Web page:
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RedMun

Is there any chance I can let my rocket that has been tipped over back up on the moon?

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My rocket tipped over when I landed on the moon and I need help

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One way is to use the VesselMover Continued mod. 

 

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Are you willing to cheat a tiny bit? Or do you want to get it back off the ground according to default KSP physics?

 

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Create a rover with a Airbrake mounted horizontal at the front while sticking out, make sure it's rotated that extending it makes it move upright. Think about a forklift action using the airbrake and then add it to a action group. Also make sure the rover is not to light otherwise it won't be able to lift the lander.

Get the rover to the moon, drive the airbrake under the fuselage and use the action group to extend and hopefully upright the lander. If it fails try again until you succeed, plus point is that you now also have a rover on the Moon. So make sure you stuff it with anything useful like science or other goodies if your intention is to have a rover on the moon on future missions.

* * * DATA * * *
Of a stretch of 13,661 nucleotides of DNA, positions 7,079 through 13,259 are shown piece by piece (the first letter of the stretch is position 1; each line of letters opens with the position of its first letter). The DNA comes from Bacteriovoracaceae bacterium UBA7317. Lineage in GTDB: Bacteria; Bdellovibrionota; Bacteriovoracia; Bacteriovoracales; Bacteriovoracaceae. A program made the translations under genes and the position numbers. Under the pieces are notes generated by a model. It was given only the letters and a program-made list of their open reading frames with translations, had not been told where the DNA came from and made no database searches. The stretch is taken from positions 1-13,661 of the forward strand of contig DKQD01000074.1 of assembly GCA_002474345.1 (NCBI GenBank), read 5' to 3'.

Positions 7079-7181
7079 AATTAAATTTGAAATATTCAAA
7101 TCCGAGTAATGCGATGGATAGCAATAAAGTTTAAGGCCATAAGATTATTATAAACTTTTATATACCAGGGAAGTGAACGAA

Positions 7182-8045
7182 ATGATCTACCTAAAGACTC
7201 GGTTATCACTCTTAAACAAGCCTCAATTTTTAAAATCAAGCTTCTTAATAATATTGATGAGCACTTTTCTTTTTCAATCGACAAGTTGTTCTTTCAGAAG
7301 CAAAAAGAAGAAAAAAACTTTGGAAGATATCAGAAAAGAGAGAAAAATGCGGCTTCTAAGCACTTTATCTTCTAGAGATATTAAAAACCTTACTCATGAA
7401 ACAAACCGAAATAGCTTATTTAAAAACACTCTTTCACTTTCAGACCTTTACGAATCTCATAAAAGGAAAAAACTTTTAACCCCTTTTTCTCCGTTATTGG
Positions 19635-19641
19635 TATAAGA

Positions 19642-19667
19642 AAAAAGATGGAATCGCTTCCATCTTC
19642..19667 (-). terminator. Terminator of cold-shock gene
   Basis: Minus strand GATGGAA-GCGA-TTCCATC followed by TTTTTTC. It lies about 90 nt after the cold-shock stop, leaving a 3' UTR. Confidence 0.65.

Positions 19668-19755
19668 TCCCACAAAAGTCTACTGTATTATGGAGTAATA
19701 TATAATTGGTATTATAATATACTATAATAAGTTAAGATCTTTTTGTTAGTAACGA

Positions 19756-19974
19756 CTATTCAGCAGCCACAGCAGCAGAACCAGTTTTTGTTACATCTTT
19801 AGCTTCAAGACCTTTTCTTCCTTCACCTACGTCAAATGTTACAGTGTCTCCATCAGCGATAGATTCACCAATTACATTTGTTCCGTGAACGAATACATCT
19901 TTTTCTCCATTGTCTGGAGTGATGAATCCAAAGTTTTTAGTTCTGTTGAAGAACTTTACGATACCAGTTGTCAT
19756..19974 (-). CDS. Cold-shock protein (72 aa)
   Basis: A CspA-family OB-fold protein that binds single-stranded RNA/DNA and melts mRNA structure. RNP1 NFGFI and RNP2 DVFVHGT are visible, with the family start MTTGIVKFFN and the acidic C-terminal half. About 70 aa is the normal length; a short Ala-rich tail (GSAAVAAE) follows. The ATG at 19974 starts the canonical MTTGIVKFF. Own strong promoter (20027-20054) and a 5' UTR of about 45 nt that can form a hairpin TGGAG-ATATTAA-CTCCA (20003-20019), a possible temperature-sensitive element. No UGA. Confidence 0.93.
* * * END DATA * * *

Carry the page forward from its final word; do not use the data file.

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If you are on a slope try rotating vessel so it is facing uphill , retract your landing gear ,then try to pull nose up using reaction wheel /rcs and if you can get it up past  30°Then quickly extend landing gear again. Hope this helps. 

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ALT+F12 -> Cheats -> Hack Gravity -> quickly slide it to 0. 

Your rocket will now start floating up. 

Or accept your new munar ornament and pay it a visit a year from now for the wise lessons it taught you. 

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4 hours ago, Jognt said:

ALT+F12 -> Cheats -> Hack Gravity -> quickly slide it to 0.

Wouldn't this also affect all other crafts in the universe or is the effect constrained to the local physics bubble?

I had some luck recovering tipped-over Minmus rockets by activating RCS and telling SAS to hold surface radial-out. The craft would need some thrusters near the top for that to work.

 

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8 hours ago, RedMun said:

My rocket tipped over when I landed on the moon and I need help

First, welcome to the forum!  This is the right place to ask.

Second, I'm going to venture to guess that you are new to landing on the Mun.  That's okay; we all had to do it for the first time at some point.  However, if you are tipping over on your landing because you're new at it, it may mean that fixing the problem is beyond your skill level for the moment.